09/14/2013 8:00 AM
GRANT PARPAN PHOTO | Councilwoman Jodi Giglio celebrates her primary election win with fellow Town Board members James Wooten (left) and George Gabrielsen.

GRANT PARPAN PHOTO | Councilwoman Jodi Giglio celebrates her primary election win with fellow Town Board members James Wooten (left) and George Gabrielsen.

 

You get the clearest picture of a political landscape in the first couple hours after a contentious primary election. It’s the one truly honest time in politics.

Talk to candidates and their campaign supporters during a primary election cycle and most of what you’ll hear is loaded with style and thin on substance. The issues are rarely discussed in primary campaigns, as the candidates focus more on shredding opponents. Then, miraculously, by the time you get closer to the general election, everyone’s suddenly united.

It’s all about those first few hours after the primary. The emotions are still raw; the peace has not yet been brokered; and the gloves are off.

Tuesday night in Riverhead was a perfect example of that. Between now and November, Riverhead Republicans will pitch a united front. Even if it’s just on a piece of literature you carry straight from your mailbox to the recycling bin, you will be sent the message that Sean Walter, Jodi Giglio and John Dunleavy will work together these next two years to cut spending, lower your taxes and grow the local economy.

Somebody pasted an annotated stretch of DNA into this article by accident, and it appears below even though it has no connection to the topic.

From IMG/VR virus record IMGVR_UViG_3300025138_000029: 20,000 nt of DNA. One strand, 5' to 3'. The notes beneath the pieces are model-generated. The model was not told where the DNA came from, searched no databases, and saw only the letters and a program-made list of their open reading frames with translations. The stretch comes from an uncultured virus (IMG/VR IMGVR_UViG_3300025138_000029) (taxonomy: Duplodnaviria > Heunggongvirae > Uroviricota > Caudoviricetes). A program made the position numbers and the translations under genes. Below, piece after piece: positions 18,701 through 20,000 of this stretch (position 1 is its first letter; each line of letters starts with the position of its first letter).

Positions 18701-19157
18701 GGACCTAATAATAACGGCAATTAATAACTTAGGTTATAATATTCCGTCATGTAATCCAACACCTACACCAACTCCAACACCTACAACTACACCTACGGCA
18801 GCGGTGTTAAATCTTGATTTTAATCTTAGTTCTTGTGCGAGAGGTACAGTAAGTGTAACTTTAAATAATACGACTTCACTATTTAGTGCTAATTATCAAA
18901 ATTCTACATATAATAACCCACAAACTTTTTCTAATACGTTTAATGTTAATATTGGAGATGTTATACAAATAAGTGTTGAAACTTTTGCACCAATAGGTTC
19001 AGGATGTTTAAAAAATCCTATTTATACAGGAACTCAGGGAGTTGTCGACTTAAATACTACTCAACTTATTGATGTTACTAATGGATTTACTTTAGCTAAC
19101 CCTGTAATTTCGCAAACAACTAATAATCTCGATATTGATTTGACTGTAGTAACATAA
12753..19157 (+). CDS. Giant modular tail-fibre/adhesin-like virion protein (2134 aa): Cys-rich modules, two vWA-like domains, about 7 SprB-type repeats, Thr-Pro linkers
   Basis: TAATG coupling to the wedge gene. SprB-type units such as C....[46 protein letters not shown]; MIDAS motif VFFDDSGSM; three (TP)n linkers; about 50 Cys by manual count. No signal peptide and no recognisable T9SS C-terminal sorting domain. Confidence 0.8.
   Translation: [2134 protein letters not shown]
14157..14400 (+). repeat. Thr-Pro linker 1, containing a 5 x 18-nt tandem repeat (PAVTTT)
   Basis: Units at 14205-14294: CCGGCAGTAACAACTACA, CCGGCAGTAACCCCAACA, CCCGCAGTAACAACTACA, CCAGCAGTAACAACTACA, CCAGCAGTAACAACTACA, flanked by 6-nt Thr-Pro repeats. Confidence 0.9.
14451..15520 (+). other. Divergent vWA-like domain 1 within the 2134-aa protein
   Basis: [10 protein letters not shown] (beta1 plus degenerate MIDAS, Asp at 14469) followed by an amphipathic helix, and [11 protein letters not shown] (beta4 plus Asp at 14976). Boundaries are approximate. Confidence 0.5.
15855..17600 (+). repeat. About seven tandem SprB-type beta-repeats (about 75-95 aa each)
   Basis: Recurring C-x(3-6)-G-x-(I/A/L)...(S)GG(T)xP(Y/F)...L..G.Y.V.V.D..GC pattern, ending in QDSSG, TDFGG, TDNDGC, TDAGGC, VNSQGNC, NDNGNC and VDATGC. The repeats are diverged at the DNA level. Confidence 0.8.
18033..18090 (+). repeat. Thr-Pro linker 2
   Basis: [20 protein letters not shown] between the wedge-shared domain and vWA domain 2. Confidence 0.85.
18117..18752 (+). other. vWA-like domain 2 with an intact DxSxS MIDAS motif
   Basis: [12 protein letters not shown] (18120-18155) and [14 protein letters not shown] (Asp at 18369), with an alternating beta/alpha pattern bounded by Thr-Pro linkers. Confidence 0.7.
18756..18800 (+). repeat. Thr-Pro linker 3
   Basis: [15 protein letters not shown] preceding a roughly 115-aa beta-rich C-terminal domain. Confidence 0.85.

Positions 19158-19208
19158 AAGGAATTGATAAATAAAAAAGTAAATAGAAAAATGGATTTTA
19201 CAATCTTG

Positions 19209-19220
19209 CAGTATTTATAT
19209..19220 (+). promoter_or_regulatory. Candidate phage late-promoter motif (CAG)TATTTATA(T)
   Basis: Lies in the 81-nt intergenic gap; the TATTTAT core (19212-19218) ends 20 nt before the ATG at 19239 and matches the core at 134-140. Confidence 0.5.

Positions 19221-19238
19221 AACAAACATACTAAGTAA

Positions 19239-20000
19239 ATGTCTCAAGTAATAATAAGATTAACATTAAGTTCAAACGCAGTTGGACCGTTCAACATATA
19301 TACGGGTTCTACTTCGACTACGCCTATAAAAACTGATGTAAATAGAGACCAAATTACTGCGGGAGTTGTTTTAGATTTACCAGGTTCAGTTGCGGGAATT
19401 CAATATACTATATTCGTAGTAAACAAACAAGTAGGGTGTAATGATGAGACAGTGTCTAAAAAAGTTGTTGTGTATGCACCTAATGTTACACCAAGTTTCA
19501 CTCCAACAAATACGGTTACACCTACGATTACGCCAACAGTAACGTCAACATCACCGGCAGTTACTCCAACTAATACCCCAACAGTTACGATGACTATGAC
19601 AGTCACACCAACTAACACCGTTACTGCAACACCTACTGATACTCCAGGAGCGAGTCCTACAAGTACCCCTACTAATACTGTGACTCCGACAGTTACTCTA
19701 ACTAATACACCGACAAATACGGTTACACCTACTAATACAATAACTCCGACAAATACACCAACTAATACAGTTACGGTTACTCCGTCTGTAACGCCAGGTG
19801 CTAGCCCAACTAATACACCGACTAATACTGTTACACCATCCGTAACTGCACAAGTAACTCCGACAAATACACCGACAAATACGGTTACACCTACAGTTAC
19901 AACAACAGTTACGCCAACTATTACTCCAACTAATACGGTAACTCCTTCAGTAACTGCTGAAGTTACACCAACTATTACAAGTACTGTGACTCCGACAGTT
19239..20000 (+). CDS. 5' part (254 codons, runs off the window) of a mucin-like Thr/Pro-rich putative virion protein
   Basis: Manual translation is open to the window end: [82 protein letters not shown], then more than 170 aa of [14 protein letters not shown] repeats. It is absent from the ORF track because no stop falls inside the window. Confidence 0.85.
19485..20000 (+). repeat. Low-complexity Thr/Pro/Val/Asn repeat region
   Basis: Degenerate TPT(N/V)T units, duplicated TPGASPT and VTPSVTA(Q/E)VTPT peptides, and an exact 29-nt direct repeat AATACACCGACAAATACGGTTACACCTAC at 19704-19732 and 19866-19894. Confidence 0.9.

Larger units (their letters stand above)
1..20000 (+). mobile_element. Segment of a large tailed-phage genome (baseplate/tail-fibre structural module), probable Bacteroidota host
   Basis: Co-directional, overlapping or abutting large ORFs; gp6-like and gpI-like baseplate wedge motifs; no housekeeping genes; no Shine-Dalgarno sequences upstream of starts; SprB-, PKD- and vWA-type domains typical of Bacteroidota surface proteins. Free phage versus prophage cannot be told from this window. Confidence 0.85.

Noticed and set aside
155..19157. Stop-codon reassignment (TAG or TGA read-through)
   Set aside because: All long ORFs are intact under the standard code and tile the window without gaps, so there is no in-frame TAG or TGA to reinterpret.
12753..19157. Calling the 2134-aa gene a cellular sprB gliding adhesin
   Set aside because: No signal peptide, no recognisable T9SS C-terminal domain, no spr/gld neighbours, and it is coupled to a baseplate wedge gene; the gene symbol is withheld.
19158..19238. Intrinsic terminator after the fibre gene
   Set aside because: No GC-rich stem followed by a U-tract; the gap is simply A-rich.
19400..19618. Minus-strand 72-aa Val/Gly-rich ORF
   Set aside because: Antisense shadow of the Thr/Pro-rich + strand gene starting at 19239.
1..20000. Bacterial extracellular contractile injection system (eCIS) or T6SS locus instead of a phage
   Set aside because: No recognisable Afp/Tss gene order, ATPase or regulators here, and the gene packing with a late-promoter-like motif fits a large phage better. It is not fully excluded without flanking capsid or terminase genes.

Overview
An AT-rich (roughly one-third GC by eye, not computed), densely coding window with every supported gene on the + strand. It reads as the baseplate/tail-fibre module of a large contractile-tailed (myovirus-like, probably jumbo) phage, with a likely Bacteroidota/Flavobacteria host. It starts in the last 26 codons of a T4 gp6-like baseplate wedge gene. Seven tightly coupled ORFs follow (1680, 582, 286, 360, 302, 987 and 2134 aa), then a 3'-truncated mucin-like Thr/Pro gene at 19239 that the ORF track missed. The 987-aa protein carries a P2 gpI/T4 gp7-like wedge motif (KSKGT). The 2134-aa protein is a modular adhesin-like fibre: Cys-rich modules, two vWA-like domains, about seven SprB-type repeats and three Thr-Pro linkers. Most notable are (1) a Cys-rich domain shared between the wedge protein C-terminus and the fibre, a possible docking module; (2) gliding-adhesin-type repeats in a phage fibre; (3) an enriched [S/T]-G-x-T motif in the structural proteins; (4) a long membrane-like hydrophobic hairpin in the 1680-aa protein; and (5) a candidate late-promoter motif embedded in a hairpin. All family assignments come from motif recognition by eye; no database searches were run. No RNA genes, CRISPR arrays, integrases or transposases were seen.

Sounds great, doesn’t it? But that’s a sales pitch. If you want to know how the players really feel, you’ve got to get to them while they’re still digesting primary results and before they’ve had a chance to sleep on them. With reporters tracking all six Riverhead primary candidates Tuesday — including myself, who spent the night with the Giglio campaign — we were able to capture some revealing takes on the current state of Riverhead politics.

Take Mr. Dunleavy, for instance. Sensing momentum for the Coates campaign during the primary run, Mr. Dunleavy aligned himself with Mr. Coates and Mr. Walter, who once called himself a “man without a party.” For the moment, after Mr. Coates failed to win the nomination, he finds himself in a political minority on the Town Board.